Mathematics classrooms can be flexible as well as rigorous such that students explore concepts and show understanding in a variety of ways. Mathematics becomes more equitable when teachers allow authority to shift to students as students develop positive mathematics identities. TWB calls for “practices that respond to young adolescents’ multiple identities” (Bishop & Harrison, 2021, p.11) as they move through the phases of identity development and begin to label themselves as individuals and as learners (Erickson, 1968). Their myriad of identities grows and changes as they mature and come to better understand the world around them. Acknowledging, affirming, and encouraging the multiple identities young adolescents bring to the classroom fosters a classroom culture of exploration of self. This exploration of identities as it relates to curricular demands is appropriate and can influence a student’s perspective and perceptions of particular content areas (Bibby 2009; Darragh, 2013; Gardee, 2019). It is well-documented “that what learners learn and how they construct their identities are linked to their experiences of classroom practice” (Boaler & Greeno, 2000; Boaler & Staples, 2008; Cobb et al., 2009, as cited in Gardee, 2019, p. 236).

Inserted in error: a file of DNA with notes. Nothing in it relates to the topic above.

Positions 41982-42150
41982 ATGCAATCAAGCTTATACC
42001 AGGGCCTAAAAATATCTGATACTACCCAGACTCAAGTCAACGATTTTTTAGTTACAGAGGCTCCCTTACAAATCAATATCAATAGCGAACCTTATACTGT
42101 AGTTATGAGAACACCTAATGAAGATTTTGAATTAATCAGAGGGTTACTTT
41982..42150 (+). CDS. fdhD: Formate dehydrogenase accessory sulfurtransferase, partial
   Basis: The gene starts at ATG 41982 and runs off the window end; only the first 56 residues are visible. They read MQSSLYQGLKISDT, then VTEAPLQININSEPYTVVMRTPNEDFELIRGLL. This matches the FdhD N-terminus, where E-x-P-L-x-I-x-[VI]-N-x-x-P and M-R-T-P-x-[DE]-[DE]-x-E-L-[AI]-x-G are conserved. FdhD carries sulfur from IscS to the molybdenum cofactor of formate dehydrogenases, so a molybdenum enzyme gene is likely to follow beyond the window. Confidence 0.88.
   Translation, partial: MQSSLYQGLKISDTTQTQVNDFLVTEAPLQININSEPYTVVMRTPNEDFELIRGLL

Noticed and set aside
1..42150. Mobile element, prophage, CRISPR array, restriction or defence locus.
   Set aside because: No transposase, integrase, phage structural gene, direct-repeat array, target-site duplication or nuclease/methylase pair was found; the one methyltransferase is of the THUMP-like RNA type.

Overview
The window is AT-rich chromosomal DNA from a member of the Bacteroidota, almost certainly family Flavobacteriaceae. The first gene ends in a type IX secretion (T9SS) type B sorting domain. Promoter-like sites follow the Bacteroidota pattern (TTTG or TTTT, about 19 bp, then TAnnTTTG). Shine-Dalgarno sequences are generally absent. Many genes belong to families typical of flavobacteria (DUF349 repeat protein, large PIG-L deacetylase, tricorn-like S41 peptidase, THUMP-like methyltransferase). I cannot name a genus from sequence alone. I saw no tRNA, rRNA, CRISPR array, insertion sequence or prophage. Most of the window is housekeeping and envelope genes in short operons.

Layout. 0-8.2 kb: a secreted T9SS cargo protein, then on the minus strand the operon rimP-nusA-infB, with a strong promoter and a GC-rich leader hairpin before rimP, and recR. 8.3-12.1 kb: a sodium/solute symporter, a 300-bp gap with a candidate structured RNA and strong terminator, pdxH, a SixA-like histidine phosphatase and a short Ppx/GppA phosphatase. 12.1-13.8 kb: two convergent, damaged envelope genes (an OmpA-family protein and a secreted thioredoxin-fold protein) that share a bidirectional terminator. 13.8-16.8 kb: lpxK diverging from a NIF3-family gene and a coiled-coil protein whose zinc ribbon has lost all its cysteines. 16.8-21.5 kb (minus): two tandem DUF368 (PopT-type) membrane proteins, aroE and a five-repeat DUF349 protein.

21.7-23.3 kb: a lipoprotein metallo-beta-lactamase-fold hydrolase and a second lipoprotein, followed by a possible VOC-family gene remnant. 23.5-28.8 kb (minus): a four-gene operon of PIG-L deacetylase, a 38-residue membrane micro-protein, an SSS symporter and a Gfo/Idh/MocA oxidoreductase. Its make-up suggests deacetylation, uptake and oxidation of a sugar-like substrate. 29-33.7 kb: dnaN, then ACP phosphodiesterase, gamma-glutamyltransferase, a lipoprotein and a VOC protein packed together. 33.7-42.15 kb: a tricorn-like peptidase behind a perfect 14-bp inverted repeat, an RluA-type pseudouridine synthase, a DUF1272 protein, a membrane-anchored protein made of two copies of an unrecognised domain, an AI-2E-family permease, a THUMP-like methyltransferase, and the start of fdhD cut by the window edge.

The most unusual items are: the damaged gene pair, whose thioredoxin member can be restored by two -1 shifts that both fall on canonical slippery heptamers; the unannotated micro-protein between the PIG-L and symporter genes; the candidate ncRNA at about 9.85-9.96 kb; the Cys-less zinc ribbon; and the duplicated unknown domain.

Specific to  mathematics, Gardee (2019) suggests that “[personal] identity emerges from learners’ emotions, their experiences from learning mathematics, [and] their motivations…” (p. 234). Given the fact that the middle school years’ mathematics curricula are central in students’ preparation for core mathematics content such as algebra and geometry, focusing on this group of students and consciously building awareness around how to achieve equity for all students may help educators make better decisions about teaching practice and beliefs that are more effective in mitigating the unique issues facing middle level students in mathematics (Berry, 2008).